The Opposition motion also calls for appropriate settings to be provided for young people who need to go into hospital for a mental health problem. My hon. Friend the Under-Secretary of State has made a commitment to eliminate within two years the use of adult psychiatric wards for children younger than 16. We are writing to strategic health authorities, informing them that if a child younger than 16 is placed on an adult psychiatric ward, it should be reported as a serious untoward incident. That is against a background of massively improved spending on child and adolescent mental health services—CAMHS—from £284 million in 2002 to something like £513 million in 2005, which is a rise of more than 80 per cent.

I was asked to look again at the Mental Health Bill with particular regard to age-appropriate accommodation. I said in Committee this morning that I would look at whether it was possible to amend the Mental Health
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Bill along the lines put forward by YoungMinds about age-appropriate settings. Bearing in mind what was said about political point scoring, I have to say that I was disappointed to find that the Conservative Opposition put out a press release saying that all Labour Members had voted against this, when I specifically said that I would take the amendments away. We discussed why they were not appropriate at the time and I undertook to keep the Opposition informed about any decisions in order to involve them in the issues. I am therefore very disappointed that they have decided to act in this way.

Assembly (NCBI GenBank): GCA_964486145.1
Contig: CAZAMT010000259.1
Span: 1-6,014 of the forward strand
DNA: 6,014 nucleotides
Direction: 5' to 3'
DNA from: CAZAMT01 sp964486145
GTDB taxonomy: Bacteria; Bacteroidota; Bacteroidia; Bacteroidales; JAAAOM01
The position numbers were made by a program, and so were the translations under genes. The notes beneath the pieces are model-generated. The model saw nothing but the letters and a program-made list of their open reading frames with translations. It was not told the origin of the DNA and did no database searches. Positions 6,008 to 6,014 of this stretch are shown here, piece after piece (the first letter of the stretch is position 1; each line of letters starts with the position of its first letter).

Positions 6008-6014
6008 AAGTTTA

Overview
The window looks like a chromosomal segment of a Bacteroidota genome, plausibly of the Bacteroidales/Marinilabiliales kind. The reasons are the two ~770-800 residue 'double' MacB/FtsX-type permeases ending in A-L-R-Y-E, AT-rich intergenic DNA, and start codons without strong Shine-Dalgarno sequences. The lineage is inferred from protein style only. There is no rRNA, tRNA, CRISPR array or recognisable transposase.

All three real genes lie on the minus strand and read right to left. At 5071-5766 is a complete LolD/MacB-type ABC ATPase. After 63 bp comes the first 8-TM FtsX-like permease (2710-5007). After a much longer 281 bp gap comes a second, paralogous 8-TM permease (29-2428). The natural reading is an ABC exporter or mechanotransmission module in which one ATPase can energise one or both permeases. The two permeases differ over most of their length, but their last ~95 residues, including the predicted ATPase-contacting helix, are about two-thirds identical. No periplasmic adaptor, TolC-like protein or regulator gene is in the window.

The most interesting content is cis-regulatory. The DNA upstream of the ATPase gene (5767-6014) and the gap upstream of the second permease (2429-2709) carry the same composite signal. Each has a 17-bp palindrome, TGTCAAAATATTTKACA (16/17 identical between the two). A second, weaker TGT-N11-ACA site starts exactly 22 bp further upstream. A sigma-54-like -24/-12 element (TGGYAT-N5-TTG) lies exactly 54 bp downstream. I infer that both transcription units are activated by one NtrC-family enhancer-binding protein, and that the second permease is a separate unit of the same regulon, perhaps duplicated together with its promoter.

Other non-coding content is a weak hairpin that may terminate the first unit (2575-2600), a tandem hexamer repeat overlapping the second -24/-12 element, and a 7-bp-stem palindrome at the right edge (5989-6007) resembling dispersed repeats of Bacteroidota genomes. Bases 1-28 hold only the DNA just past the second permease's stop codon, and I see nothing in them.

David Taylor: The decision announced by the Under-Secretary is certainly a step forward, but does not the national service framework for children and young people refer—in standard 9, I believe—to the need for the broader group, not just under-16s, to receive care and attention appropriate to their age? What progress can we look forward to for the wider group? That is fine for under-16s, but there are still far too many adolescents older than 16 in adult wards. That cannot be tolerated much longer.

Ms Winterton: That is absolutely right—but it is all about ensuring that the correct assessment is made. We have to recognise that sometimes circumstances will be difficult, as in the case of emergencies, and we need to be clear that we can deliver treatment where it is necessary rather than turn a child away. However, we have made particular commitments about how best to handle that situation. I want to ensure that we get the services right, and that any legislation that we introduce does not create a perverse incentive for children not to get treatment because a clinician feels that what he wants to do is unlawful. It is a delicate balance and, as I said, we are looking further into the position. We were all agreed in Committee along the lines that I have outlined—that we want to see the change happen, but we want to ensure that we get it right.